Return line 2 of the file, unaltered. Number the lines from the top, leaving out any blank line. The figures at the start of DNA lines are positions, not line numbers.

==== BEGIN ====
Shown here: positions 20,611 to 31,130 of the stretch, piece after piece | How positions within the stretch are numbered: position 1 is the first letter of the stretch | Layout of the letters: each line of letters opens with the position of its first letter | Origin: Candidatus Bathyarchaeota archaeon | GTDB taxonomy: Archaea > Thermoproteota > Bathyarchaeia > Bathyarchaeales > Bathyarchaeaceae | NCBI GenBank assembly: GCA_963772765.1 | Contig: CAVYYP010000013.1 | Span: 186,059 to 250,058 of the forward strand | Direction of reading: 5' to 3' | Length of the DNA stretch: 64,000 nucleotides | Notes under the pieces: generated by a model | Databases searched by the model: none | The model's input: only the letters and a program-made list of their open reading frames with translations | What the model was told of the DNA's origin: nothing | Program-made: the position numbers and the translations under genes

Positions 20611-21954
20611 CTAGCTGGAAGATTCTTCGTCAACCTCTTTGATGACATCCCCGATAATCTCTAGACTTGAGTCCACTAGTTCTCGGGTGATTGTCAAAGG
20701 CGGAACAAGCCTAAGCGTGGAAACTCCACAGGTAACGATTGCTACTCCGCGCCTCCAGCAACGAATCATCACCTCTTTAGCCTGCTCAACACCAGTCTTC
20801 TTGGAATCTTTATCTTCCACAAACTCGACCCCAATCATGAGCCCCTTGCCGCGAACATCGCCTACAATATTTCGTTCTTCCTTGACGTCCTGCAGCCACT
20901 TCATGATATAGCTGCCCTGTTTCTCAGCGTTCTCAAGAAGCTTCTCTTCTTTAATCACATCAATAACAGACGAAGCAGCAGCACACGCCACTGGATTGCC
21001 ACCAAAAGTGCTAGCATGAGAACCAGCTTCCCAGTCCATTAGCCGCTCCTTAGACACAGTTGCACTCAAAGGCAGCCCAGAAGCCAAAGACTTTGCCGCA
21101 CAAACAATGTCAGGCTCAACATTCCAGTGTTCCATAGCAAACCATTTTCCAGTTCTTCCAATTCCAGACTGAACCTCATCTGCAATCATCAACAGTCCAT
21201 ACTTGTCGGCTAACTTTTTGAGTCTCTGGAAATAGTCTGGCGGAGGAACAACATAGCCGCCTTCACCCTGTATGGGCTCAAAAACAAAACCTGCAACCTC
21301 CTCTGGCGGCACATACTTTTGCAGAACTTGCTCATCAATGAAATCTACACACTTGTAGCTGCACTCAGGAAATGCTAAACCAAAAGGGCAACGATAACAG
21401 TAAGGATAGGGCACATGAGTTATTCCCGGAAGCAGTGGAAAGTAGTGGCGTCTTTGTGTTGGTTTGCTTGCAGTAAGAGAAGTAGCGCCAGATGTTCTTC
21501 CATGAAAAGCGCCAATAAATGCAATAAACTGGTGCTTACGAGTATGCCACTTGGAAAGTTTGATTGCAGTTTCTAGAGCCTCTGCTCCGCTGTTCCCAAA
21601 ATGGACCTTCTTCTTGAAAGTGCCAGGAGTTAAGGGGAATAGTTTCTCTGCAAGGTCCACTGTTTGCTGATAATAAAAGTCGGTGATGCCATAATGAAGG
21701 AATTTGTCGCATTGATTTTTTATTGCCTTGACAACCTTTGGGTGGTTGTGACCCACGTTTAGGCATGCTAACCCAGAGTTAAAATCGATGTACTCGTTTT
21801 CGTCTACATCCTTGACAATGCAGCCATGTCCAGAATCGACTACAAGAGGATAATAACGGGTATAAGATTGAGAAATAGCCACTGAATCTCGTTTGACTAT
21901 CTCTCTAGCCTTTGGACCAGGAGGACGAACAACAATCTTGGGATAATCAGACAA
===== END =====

Positions 20611-21954